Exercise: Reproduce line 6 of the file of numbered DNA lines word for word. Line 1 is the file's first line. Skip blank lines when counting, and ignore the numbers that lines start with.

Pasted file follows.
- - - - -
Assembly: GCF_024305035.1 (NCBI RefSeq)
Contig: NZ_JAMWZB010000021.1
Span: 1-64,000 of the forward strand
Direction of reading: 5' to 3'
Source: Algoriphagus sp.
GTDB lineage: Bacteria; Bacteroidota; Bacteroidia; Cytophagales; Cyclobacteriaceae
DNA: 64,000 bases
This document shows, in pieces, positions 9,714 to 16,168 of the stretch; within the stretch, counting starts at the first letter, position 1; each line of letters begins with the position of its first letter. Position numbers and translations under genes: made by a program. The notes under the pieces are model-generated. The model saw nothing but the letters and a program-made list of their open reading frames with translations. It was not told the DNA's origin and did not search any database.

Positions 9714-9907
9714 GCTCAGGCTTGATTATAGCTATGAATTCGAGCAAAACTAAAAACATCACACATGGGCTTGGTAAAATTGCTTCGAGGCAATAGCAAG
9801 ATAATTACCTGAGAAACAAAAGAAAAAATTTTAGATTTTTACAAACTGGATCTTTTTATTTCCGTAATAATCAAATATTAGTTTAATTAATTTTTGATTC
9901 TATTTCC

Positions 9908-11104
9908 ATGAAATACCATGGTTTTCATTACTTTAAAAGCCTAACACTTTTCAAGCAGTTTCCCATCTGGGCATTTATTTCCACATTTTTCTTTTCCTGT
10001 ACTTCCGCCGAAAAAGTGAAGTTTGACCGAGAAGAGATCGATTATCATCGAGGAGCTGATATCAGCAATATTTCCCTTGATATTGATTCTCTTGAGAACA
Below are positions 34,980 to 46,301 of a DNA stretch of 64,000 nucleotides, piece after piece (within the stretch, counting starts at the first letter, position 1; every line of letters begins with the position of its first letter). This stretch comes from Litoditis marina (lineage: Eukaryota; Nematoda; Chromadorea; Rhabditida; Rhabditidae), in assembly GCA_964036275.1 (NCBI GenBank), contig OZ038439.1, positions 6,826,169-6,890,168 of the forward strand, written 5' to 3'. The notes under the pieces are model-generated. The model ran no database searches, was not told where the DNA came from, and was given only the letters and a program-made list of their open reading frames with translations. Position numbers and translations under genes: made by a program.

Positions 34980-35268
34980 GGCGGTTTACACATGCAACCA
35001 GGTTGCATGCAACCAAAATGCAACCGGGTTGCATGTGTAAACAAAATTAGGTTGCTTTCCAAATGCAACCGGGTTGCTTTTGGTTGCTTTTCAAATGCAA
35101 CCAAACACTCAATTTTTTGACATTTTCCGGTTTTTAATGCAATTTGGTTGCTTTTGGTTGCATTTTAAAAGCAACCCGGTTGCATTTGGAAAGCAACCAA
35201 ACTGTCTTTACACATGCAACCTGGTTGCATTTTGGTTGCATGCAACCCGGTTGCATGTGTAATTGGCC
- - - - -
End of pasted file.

GTDB lineage: Bacteria; Bacteroidota; Bacteroidia; Cytophagales; Cyclobacteriaceae